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Murray Horowitz

Murray Horwitz was appointed the Director and COO of the American Film Institute’s Silver Theatre and Cultural Center in July 1, 2002. Prior to this appointment, Horwitz was Vice President of Cultural Programming for National Public Radio for four years and before that, NPR’s Director of Jazz, Classical Music, and Entertainment Programming. He still appears as a commentator on NPR, where he won the National Medal of Arts and three Peabody Awards: as co-writer with Wynton Marsalis of the series, Wynton Marsalis: Making The Music, and as the conceiver and executive producer of the series The NPR 100 and NPR’s Jazz Profiles. He brings an illustrious arts background to his position at the AFI Silver Theatre.

Horwitz's accomplishments in the performing arts include originating and co-writing Ain't Misbehavin', the hit Broadway musical based on the music of Fats Waller, which won Tony, Obie, Emmy, Grammy, and New York Drama Critics' Circle awards. His other Broadway and off-off-Broadway theatrical credits include co-writing and directing Haarlem Nocturne and Sole Sisters. In 1997, he wrote and staged the opening and closing ceremonies of the Presidents’ Summit for the Future of America, in Philadelphia. Also in 1997, he received a Governor’s Arts Award in playwriting from the State of Maryland. Currently, he may be heard on NPR’s All Things Considered and as a panelist on the same network’s word game show, Says You!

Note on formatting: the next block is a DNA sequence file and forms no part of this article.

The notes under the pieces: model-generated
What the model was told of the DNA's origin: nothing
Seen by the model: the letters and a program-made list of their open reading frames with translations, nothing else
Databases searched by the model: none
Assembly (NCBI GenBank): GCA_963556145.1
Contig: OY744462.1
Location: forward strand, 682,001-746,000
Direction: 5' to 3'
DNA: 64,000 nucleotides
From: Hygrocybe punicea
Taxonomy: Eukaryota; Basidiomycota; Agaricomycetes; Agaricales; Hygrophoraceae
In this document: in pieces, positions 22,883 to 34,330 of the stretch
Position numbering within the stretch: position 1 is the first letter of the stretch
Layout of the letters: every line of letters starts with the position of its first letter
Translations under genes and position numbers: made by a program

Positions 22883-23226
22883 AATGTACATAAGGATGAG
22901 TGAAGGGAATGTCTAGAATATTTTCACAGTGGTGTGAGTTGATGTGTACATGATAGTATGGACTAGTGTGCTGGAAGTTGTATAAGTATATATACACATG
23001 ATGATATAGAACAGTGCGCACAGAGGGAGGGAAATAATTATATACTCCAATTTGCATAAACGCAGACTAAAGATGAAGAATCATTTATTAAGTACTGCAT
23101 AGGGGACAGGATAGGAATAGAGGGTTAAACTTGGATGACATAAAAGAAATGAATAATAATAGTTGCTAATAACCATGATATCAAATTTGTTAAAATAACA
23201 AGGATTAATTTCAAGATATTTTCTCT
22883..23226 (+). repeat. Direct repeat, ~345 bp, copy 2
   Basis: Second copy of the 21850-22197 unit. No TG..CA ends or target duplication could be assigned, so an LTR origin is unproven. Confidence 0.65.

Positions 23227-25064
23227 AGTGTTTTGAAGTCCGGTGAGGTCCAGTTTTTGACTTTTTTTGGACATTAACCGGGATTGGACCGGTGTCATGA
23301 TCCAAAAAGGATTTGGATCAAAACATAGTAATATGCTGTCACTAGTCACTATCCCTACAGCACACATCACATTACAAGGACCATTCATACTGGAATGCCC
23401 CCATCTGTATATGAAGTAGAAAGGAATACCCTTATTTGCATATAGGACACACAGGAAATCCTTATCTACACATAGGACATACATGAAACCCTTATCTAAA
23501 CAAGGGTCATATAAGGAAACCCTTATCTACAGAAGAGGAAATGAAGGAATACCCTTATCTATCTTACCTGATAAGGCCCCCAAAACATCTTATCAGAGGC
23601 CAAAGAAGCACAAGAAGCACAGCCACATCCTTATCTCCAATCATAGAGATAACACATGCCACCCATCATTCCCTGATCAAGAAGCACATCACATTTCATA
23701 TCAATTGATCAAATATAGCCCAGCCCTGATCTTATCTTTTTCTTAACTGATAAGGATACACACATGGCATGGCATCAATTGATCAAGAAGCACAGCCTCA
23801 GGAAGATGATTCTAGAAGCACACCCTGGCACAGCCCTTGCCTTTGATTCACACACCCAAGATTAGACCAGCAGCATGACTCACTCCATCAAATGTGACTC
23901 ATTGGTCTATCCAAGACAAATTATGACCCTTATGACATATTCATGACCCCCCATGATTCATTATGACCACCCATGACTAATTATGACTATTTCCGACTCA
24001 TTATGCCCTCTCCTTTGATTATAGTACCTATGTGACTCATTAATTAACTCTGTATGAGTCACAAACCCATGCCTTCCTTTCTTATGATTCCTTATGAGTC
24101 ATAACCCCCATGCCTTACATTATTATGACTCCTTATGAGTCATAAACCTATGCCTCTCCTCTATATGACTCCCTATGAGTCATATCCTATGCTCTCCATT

Horwitz began his career as a clown with the Ringling Brothers Barnum & Bailey Circus, where he performed for three years. He has appeared at The Kennedy Center, The Manhattan Theatre Club, and The New York Shakespeare Festival/Public Theater in the one-man show, An Evening of Sholom Aleichem.

Horwitz has directed and written the scripts for many prominent events, including several at Carnegie Hall, the Kennedy Center, and the White House. His written works also include television, film, and theater projects for many studios and networks, including HBO, PBS, 20th Century Fox, and Universal Pictures. He was associate producer of Jazz Comes Home to Newport for PBS and produced the acclaimed series of CBS television spots, The Lost, in cooperation with the National Center for Missing and Exploited Children. For ten years, beginning in 1989, he directed the annual National Heritage Fellowship Concerts.

In 1991 he received a Gold award from the Corporation for Public Broadcasting for the jazz documentary, Louis Armstrong: The First 90 Years, which he produced for NPR. Also a songwriter, Horwitz has won twenty ASCAP songwriting awards, and wrote the popular song lyrics for John Harbison’s opera, The Great Gatsby.

Prior to his work at NPR, Horwitz was acting director of the National Endowment for the Arts Opera-Musical Theater Program. He has also served as deputy press secretary for the New York State Assembly Speaker's office.

Horwitz is a trustee of Kenyon College, and a board member of Young Playwrights Inc., Yiddish of Greater Washington, and the Writers Center, as well as the Advisory Board of the International Association of Jazz Educators. In 2000, he was made a Chevalier of the Ordre des Arts et des Lettres by the government of France.

Horwitz is a native of Dayton, Ohio, and lives near Washington, DC, with his wife, mezzo-soprano Lisa Miller, and their three children, Charles Wolf, Ann Minna, and Alexander Thomas. A graduate of Ohio's Kenyon College with a bachelor of arts degree in English and drama, Horwitz received an honorary doctorate of fine arts from his alma mater in 1992.


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